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    How do you feel it would do offroad? Without changing the wheels would you change anything on it to make it more offroad oriented. Not many people have replied to my concerns about this bike offroad. And really you cant test ride a bike offroad so Im sort of at the mercy of other peoples experience and opinions. I have a 1200 gs and its big looking to downsize.
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    Old 02-15-2013, 02:13 PM   #3
    duffs OP
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    Quote:
    Originally Posted by rockycraig View Post
    How do you feel it would do offroad? Without changing the wheels would you change anything on it to make it more offroad oriented. Not many people have replied to my concerns about this bike offroad. And really you cant test ride a bike offroad so Im sort of at the mercy of other peoples experience and opinions. I have a 1200 gs and its big looking to downsize.
    I think the main issue would be the reduced suspension travel/ground clearance (and associated firmer suspension). Also the standard forks would technically have slightly more inertia/unsprung weight when reacting to uneven surfaces although I doubt it would be enough to notice.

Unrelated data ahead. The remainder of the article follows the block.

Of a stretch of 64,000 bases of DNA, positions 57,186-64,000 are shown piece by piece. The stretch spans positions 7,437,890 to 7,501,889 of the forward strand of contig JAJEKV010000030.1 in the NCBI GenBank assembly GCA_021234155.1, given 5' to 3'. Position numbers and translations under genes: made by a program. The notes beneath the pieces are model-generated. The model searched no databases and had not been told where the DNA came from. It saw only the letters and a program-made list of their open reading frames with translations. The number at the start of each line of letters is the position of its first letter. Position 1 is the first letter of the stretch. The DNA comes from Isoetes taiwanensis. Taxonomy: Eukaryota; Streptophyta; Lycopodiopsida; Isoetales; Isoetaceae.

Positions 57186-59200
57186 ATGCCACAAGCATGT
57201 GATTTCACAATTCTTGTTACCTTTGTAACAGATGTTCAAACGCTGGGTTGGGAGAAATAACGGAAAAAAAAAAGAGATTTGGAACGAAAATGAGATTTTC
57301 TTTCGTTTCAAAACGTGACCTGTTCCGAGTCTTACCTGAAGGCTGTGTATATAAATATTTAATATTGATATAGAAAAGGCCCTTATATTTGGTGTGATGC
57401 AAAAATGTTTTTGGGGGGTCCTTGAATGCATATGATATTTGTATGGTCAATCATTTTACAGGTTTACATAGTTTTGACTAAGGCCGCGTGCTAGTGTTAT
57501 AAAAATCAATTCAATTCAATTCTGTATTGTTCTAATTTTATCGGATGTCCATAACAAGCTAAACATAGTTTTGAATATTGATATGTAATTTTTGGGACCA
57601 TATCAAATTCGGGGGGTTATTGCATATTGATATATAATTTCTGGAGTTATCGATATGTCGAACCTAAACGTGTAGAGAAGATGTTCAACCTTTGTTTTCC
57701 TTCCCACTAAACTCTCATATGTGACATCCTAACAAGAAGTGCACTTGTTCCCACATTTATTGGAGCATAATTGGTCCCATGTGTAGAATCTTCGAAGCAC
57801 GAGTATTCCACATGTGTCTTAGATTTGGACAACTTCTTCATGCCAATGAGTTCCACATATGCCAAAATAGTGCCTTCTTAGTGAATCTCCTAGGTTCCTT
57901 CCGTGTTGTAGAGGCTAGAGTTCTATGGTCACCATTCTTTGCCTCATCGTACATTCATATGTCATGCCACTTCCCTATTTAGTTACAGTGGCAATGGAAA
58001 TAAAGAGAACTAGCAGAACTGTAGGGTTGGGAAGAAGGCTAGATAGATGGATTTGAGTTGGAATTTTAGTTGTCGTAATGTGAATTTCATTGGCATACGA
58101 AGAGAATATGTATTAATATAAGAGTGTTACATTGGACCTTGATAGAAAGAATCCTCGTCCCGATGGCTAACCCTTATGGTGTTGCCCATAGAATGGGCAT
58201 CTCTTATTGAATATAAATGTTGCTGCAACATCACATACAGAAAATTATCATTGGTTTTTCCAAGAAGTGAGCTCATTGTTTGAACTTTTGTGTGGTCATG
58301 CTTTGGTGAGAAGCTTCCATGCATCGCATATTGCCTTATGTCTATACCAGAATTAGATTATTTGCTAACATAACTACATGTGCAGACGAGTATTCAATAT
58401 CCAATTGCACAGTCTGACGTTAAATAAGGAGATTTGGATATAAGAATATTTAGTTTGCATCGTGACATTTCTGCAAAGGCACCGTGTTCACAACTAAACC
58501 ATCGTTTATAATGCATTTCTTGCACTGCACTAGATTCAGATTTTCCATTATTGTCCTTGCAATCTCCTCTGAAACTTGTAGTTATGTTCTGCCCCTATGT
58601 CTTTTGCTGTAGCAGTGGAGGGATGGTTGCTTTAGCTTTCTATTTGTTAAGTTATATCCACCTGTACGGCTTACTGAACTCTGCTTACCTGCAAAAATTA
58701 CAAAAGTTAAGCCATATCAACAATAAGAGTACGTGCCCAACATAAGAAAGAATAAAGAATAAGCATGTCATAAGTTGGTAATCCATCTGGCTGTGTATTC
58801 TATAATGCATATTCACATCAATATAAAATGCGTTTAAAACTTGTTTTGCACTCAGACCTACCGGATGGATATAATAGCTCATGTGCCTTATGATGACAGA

With this in mind, I would rule out really bad tracks but for most people (and with the right tyres) I believe it would be nearly as capable since it is so close mechanically to the 800. And considering the worst the majority of the GSs get is a rough gravel road it would probably be absolutely fine, depending on what you had in mind.

    The main thing I noticed going back to my 800 was how much softer it is over the rough bits, but with that comes a higher centre of gravity and more movement on braking/acceleration. While I can't comment on the 700 off road, the 800 with the right tyres is staggeringly good (stable/controllable/predictable) for such a big bike on any surface I've taken it and I imagine the 700 wouldn't be far behind.
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    Old 02-16-2013, 04:05 PM   #4
    Danzo